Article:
People Can Predict Elections (Even When Polls Can’t)

New research from David Rothschild and Justin Wolfers:

Most pollsters base their election projections off questions of voter intentions, which ask “If the election were held today, who would you vote for?” By contrast, we probe the value of questions probing voters’ expectations, which typically ask: “Regardless of who you plan to vote for, who do you think will win the upcoming election?” We demonstrate that polls of voter expectations consistently yield more accurate forecasts than polls of voter intentions. A small-scale structural model reveals that this is because we are polling from a broader information set, and voters respond as if they had polled twenty of their friends. This model also provides a rational interpretation for why respondents’ forecasts are correlated with their expectations. We also show that we can use expectations polls to extract accurate election forecasts even from extremely skewed samples.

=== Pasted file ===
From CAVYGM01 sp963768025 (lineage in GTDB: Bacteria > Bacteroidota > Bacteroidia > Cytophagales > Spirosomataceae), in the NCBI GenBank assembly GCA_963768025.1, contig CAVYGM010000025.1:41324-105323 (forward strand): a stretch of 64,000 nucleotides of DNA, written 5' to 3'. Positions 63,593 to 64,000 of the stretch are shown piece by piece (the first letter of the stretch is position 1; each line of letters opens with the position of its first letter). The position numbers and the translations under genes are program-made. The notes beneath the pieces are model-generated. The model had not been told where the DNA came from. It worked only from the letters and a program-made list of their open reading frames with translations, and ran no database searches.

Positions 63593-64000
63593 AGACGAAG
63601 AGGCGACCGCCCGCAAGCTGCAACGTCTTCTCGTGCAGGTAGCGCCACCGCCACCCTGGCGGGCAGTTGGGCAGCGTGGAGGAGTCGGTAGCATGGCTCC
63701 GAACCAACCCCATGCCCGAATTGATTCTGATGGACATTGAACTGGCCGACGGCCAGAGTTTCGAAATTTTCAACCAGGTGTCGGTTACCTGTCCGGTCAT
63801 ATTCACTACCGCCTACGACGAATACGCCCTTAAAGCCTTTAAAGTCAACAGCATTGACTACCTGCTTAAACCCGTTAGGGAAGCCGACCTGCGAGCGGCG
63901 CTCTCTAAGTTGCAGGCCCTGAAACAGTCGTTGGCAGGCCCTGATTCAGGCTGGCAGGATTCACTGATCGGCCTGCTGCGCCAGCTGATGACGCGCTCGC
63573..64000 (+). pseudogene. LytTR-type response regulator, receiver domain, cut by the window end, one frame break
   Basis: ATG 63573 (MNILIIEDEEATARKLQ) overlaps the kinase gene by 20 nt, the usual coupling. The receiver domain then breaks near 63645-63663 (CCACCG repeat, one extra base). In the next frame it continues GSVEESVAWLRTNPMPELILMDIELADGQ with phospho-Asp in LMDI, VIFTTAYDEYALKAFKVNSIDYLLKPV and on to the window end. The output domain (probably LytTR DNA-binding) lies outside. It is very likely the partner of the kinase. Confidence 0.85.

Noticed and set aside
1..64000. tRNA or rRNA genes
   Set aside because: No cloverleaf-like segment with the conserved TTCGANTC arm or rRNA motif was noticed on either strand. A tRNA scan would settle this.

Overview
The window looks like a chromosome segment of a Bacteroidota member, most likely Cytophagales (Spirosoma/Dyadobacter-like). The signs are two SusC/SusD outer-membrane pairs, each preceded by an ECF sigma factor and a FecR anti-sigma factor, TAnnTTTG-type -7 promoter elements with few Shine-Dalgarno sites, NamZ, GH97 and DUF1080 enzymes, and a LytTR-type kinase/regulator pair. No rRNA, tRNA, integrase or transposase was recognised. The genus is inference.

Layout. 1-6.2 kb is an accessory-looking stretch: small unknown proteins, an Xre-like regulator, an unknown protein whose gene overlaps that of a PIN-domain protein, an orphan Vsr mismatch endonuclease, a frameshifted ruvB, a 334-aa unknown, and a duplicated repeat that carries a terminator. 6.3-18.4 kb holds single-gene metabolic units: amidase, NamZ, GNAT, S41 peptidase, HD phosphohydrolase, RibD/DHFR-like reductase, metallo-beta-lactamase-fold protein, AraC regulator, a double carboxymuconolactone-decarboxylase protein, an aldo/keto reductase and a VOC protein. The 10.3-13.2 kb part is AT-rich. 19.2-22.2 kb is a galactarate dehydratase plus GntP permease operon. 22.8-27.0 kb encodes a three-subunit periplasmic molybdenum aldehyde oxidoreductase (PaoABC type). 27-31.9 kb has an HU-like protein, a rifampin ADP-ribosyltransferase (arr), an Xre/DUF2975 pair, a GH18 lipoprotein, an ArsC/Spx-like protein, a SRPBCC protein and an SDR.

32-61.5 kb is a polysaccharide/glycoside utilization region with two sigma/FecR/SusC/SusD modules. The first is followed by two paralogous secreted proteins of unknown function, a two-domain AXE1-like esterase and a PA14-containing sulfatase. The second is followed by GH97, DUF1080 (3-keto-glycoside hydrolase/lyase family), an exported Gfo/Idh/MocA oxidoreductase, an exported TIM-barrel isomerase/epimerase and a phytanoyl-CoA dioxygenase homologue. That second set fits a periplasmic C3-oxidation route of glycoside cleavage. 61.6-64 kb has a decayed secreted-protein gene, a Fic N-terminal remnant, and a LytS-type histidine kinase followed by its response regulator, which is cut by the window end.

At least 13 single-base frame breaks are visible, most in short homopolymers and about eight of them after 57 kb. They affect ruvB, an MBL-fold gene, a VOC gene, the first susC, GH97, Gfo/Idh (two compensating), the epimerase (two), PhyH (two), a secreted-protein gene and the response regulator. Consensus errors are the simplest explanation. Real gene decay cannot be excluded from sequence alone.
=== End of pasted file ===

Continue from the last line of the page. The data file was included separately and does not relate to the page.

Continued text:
In an Oct. 26-28 YouGov poll, 45% said Obama would probably or definitely win, 18% said Obama and Romney were equally likely to win, and 29% said Romney would win (8% did not know).  In Gallup’s most recent poll, Obama’s advantage is 54%-34% (11% did not know).  Gallup notes that its own question accurately predicted the winner of the popular vote in the 1996-2008 presidential elections.  Wolfers is working on an estimate from 2012, which I’ll report here when it’s ready.

[Cross-posted at The Monkey Cage]

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John Sides

John Sides is an associate professor of political science at George Washington University.